I decided to stick with five since I’m sure Klaus Teuber is far more proficient in probability and spatial relationships than I am. And I’m sure he spent more than a few weeks making Settlers of Catan. Now, I really dislike the pictures on the cards. They’re too busy and complicated, and they don’t match the cards well enough. The tiles show the environment from which the resource comes, and the cards show the product that results from that environment. It didn’t sit well with my eyes. So, for my prototype, I chose plain colors. Red matches red. Blue matches blue. When I market this to the masses I’ll select simple icons to place on each type of tile and match that icon exactly to the cards they’re associated with. I like the board because of its use of spatial relationships, depth and dimensions, and how it allows for variation.
The five milestones I selected are: Having an idea for a product Developing the product Testing it Training employees so they can sell it properly And market it to the public When managing a project, milestones must be completed in order. This is quite different from Settlers of Catan, and I think it’s a pretty nice twist to the rules. I really took to heart the fact that we should do more than just reskin the game, and I think this helps me achieve that.
To help players keep track of their different projects, I created Exchange Cards which are the same idea as the Building Costs cards in Settlers of Catan. I mixed up the order a bit so it would relate to my topic. Justifications and reasonings for these decisions are outlined in the Appendix to my rules document. You’ll notice the three items listed down the left side of the screen. These represent the game pieces players place on the board. Consumer Connections are equivalent to Roads, Product Launches are equivalent to Settlements, and Product Upgrades are equivalent to Cities. I have most of the nuances of the tiles worked out. I liked the concept of trading in the original version of Settlers, however it doesn’t lend itself to my theme very well; you cant really trade milestones.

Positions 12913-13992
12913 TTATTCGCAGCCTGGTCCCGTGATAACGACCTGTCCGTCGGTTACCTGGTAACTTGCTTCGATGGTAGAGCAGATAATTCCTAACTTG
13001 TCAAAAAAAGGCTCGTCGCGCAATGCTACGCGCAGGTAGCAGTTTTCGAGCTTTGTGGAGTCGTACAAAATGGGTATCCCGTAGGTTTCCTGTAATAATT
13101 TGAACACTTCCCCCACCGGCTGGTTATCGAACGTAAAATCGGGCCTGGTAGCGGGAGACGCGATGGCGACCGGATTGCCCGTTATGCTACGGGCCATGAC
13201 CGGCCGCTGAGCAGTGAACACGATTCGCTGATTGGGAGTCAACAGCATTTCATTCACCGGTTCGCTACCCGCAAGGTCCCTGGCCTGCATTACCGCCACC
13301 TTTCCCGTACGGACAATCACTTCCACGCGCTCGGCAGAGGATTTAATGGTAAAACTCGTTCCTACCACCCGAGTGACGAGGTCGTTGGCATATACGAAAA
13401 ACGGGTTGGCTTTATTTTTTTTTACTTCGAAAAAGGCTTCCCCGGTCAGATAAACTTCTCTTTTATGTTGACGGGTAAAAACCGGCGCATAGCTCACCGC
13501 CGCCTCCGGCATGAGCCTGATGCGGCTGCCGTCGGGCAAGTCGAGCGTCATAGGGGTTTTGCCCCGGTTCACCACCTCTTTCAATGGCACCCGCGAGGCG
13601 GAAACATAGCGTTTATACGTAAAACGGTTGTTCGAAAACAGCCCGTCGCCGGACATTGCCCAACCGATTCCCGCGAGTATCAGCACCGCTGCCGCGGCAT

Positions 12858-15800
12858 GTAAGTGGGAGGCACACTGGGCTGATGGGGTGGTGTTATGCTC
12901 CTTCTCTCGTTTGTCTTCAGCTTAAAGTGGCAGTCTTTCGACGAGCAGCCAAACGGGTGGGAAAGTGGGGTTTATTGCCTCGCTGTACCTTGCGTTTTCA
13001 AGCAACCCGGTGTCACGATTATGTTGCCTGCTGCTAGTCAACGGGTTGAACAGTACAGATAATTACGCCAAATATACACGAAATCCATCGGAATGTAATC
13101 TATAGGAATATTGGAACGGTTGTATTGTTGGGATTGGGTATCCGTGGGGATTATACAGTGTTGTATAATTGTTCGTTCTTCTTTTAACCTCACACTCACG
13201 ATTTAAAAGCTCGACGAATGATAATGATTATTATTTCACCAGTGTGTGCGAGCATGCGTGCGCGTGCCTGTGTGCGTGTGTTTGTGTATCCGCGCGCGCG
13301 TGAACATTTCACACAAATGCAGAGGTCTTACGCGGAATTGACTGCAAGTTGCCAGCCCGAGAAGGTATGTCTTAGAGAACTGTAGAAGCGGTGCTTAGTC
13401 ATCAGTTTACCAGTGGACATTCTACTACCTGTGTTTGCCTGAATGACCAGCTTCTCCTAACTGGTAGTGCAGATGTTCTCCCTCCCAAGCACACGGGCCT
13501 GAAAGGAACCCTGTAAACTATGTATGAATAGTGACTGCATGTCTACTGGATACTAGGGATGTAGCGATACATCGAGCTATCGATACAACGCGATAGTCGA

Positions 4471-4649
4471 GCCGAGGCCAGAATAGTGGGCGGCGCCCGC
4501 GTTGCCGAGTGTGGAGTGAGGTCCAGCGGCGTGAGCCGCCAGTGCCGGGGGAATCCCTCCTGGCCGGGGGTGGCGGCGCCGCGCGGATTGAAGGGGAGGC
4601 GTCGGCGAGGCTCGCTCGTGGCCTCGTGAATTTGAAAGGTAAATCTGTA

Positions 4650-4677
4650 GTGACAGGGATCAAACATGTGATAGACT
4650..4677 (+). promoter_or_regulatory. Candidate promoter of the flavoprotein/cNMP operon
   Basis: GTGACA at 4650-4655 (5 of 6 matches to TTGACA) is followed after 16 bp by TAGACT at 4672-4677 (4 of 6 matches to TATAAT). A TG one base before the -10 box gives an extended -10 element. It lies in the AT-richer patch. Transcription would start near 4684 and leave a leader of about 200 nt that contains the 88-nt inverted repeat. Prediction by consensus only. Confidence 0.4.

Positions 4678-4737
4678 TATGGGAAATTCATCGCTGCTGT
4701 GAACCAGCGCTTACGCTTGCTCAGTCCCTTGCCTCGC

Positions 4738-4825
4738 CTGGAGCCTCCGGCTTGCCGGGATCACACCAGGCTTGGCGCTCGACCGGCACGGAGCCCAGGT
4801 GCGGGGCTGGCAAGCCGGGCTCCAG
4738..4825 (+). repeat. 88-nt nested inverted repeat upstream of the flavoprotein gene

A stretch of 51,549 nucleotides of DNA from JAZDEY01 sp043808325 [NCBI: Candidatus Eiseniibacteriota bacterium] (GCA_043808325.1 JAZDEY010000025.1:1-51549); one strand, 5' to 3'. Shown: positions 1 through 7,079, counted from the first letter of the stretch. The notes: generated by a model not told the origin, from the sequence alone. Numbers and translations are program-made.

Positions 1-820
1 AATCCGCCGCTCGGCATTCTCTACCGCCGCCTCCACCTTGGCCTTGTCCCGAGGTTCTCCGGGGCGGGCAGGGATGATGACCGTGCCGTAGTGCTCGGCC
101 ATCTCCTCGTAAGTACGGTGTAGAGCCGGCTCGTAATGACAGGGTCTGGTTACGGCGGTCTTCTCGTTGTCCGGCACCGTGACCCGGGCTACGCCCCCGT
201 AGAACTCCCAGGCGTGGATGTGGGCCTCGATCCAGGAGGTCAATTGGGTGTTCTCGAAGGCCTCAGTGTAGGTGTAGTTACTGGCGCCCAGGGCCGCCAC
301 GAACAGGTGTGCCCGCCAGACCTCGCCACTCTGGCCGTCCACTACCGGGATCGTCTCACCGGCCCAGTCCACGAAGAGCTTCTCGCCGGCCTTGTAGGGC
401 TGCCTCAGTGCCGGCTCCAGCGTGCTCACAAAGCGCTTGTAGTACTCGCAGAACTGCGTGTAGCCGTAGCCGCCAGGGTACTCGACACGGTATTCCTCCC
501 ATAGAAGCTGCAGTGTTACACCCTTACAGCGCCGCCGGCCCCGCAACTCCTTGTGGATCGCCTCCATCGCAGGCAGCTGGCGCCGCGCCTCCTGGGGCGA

But what about the desert? It could play a role in the game, however, I thought it was an unnecessary layer of complication that didn’t add any substance to my learning domain or concept. I decided not to use it.
And the bonus cards…I couldn’t think of a situation in project management where something amazing would happen and a huge chunk of work would be done for you. It’s possible to use the cards with my concept, but I did not feel the idea was realistic enough to include.
And the robber…I don’t like him either. He could very well represent a sneaky coworker who takes credit for your work. But they way I development movement across the board, players would be able to avoid him easily and he really wouldn't play a role. I guess that’s simil;ar to real life too…we all avoid the sneaky coworker. Well, regardless, I didn’t use him.